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« Reply #6 on: February 23, 2011, 08:00:21 am »

Livestock only has the right of way on a FM road in an open range county.
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Wmwendler
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« Reply #7 on: February 23, 2011, 08:05:07 am »

I don't think that would hold up too well but I have 2 good friends that are District Attorneys and I could ask them. I know in our county, if your animal gets out on the road they charge you like $75 an animal. A buddy of mine had 2 of his horses get out and he had to pay it. They're staying at my place until he gets a new fence up.

I hope that never comes to any of the counties we run cows in.  I dont know if its the same thing but as escaping, but twice a year we drive ~100 cow calf pairs and 3 bulls down a county road and drive them to the lot a half mile down the road.  We've been doing that for years and years. Shocked

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treeingratterrier
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« Reply #8 on: February 23, 2011, 08:18:40 am »

Livestock only has the right of way on a FM road in an open range county.



And in closed range countys as well, but this is not  open range case, its a case of escaped livestock by the posters own admission, one cant claim open range right of way if they dont even know when the livestock escaped and they were not driving them somewhere.  If the poster was driving th livestock down a fm road in a open or closed range county they still need to there to control the livestock.  One cannot claim I was not there and dont know when the livestock escaped because its open range so i cant be responsible.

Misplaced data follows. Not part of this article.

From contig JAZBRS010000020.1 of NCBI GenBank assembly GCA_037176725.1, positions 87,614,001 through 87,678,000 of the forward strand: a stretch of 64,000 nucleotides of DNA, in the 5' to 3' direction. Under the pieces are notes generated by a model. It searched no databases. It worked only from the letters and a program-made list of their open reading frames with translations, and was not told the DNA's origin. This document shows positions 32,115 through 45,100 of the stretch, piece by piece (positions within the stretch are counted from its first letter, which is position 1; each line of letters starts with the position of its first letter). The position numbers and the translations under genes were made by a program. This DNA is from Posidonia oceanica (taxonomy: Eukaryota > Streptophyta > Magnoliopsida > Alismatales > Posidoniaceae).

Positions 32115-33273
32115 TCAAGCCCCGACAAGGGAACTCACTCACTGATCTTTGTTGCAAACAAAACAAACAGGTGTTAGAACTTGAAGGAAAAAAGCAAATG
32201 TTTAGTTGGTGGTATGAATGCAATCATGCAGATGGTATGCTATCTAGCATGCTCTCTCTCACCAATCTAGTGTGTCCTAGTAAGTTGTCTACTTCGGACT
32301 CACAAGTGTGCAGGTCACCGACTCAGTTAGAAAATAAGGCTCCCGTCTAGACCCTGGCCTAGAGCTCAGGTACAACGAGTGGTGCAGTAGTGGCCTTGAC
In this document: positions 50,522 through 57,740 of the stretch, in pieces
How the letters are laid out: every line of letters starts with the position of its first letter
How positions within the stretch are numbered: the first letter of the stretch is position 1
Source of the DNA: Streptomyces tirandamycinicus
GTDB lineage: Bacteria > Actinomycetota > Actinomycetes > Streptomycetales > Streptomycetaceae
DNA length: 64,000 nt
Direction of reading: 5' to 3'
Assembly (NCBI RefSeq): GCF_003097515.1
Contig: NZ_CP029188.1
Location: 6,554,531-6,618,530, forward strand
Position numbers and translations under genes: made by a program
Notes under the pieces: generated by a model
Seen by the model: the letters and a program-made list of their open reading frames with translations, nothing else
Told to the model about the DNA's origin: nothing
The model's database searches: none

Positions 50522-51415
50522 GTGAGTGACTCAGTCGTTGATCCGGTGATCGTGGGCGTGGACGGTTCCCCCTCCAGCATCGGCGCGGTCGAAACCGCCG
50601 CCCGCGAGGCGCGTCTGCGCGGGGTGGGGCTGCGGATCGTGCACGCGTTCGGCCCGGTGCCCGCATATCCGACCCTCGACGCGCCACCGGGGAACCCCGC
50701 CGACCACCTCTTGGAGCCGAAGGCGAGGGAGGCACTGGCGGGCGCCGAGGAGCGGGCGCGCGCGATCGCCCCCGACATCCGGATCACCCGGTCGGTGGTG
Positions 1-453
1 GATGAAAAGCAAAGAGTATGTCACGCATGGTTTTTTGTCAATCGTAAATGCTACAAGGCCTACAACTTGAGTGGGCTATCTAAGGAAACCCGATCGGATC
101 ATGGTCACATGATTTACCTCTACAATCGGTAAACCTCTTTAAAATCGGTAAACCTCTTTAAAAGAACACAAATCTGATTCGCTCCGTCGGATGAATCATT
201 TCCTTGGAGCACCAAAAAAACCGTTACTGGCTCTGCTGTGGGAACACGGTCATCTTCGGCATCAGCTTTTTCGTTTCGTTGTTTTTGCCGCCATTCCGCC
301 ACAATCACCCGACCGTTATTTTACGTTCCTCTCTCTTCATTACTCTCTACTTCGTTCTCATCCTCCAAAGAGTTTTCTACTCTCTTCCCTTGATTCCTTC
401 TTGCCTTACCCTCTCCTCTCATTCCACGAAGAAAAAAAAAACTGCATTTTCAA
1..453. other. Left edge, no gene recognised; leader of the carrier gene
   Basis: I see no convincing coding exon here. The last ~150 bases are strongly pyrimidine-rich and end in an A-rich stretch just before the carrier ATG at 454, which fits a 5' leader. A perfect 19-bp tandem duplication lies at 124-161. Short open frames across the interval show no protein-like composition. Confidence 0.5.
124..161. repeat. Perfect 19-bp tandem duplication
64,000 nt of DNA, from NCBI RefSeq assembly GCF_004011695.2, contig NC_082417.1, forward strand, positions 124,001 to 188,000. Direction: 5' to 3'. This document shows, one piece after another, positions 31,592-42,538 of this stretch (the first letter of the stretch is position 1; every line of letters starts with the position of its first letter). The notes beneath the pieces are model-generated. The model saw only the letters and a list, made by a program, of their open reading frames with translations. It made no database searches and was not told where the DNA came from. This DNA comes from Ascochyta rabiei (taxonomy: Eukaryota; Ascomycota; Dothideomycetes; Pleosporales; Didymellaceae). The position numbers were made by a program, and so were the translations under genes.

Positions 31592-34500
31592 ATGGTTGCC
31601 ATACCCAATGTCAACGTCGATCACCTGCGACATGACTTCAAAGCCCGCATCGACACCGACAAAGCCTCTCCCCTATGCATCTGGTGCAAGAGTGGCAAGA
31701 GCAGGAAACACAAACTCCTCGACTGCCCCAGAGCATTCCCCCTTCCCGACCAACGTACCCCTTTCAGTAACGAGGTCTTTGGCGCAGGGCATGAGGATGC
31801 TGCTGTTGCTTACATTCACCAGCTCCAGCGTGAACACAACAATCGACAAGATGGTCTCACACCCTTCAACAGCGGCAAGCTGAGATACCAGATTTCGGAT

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TinyTexasCowgirl
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« Reply #9 on: February 23, 2011, 09:10:46 am »

Guys, I was not, and am not, trying to get out of getting these guy's taken care of, that's what homeowner's insurance is about. My horses got out, even though it was accidental, and got someone else's property hurt, it's my resposibility to get them taken care of. I was just curious about how the free/open range law worked.

On another note, please say a prayer for Khloe (one of the mares). She isn't doing so hot, will be on my way to Dr. Honnas in Bryan today.

Thank guys!
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« Reply #10 on: February 23, 2011, 10:28:32 am »

I know if you hit a cow or any other kind of domestic animal in Oklahoma that got loose. The owner isn't responsable.Which I think is BS. Along time ago. Me and a buddy was going down a back road 30 or 50 mph and a full grown cow came out of the bush and pushed the front end damn near to the cab..His insurance didn't pay out on the truck and he was screwed.
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SwampHunter
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« Reply #11 on: February 23, 2011, 10:45:20 am »

Just wondering  would all this free range stuff work the same on hogs as it does horses an cows ? I mean if your in an open range county you can run hogs loose ? Just wondering

Oh an the state of Texas owns the deer right ? But if I hit a deer the state doesn't pay to fix my car does it ?
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Circle C
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« Reply #12 on: February 23, 2011, 11:05:38 am »

I have often wondered about some of the FM roads in Mason County that go through a pasture. There's a cattle guard on the fm road and a sign that says loose livestock, with no side fences. I just take it easy, because it seems at night they like to bed down on the pavement...
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brandeek1
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« Reply #13 on: February 24, 2011, 12:02:36 am »

I am sueing a landowner right now after Chris and my son hit his cow.  It was on a Farm to Market road. My county is not a free range county. We are going to court any time now. He is liable if we can prove his cows are not being properly restrined with good fences and such. FM roads are covered just like state roads. I have a web site where you can pay them  $20 and they email you the stock law for your county. It helped me tons and saved time with our lawyer not having to research it. The troopers family apparently didnt have a very good lawyer. Do your homework and if anyone needs any help let me know. Hope we can close this case soon.  taking forever because his insurance commpany is dragging their feet.  UGH
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dub
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« Reply #14 on: February 24, 2011, 07:49:04 am »